Oliver Reservoir’s BioBlitz Examines Birds, Insects, Plants and Stars

This past June, Bird Conservancy of the Rockies held a “wildly” successful BioBlitz at Oliver Reservoir near Kimball, Nebraska. Over 30 participants attended the event, many of whom camped overnight at the reservoir. Popular programs included macro-invertebrate and nocturnal insect surveys, a birding hike, projects for young scientists, mammal trapping and astronomy.


The children who attended the weekend’s events had the opportunity to explore alongside real scientists and immersed themselves in gathering data and observing their surroundings. The birding hike consisted of mostly kids, who became enthralled with the birds they saw and loved identifying them with their guides.

During the macro-invertebrate and nocturnal insect surveys, Chadron State College entomology professor Dr. Matt Brust assisted tremendously in identifying species and was happy to answer any questions.

As a finale to the first day’s activities, participants attended a delicious potluck dinner. Local band The Green Valley Homesteaders serenaded everyone with bluegrass music, lending a bit of fun and dance to the evening. Once the sun went down, participants gathered around Greg Halac from the Northern Colorado Astronomical Society who led an exciting program about the night sky. Participants were able to see Mars, Saturn, Jupiter, several galaxies and nebulas—despite a nearly full moon!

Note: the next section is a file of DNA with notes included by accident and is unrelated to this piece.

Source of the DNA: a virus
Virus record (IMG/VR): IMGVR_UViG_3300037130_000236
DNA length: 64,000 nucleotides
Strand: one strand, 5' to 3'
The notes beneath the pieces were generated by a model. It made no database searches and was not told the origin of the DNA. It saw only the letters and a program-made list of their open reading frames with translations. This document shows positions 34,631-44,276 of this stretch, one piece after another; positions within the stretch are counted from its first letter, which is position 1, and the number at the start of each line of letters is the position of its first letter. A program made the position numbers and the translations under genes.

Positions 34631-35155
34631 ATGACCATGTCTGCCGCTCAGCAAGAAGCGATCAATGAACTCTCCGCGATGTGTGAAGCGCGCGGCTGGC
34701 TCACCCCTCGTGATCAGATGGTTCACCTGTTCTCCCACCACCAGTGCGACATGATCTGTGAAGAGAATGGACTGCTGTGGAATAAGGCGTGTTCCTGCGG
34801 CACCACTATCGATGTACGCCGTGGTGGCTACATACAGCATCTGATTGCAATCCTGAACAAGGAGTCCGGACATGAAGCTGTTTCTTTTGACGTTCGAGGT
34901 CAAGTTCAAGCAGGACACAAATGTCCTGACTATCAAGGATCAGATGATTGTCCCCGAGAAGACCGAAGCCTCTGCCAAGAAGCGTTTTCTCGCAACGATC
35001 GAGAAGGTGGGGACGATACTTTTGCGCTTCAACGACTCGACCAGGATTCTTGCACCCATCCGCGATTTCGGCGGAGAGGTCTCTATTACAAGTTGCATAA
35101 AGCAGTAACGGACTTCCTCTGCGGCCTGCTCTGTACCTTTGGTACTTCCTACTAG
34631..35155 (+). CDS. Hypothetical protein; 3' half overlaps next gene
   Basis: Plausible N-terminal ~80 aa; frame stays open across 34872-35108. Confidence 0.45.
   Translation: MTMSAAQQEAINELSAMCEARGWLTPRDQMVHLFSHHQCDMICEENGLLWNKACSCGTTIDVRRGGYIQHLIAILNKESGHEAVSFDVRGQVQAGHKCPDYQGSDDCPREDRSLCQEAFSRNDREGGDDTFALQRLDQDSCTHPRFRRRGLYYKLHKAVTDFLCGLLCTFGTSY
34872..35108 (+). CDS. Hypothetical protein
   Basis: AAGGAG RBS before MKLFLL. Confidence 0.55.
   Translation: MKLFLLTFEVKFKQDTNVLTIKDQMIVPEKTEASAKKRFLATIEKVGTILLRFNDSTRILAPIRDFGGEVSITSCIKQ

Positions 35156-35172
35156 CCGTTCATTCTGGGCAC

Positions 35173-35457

The events of the next day included a drive-by bird survey, plant sampling and a bee survey. Although the afternoon was warm and sunny, participants spotted a diverse array of species. In just a few hours, teams identified thirty-six unique species of birds and thirty-two species of prairie plants.

A new and useful tool for the BioBlitz was iNaturalist, an app that allows participants to document and identify species, and record them on the app’s website. Check out the species found at the Oliver Reservoir BioBlitz here!

This event would not have been successful without the help of area wildlife professionals including Nebraska Master Naturalists, who led several events, delivering quality programs to all ages.

Special thanks go to the many families who came out to this summer’s BioBlitz, and to the children who had a great time learning about and observing nature.

This event was made possible through funding from the Nebraska Environmental Trust.

~ Chaley Sprengler, Education Assistant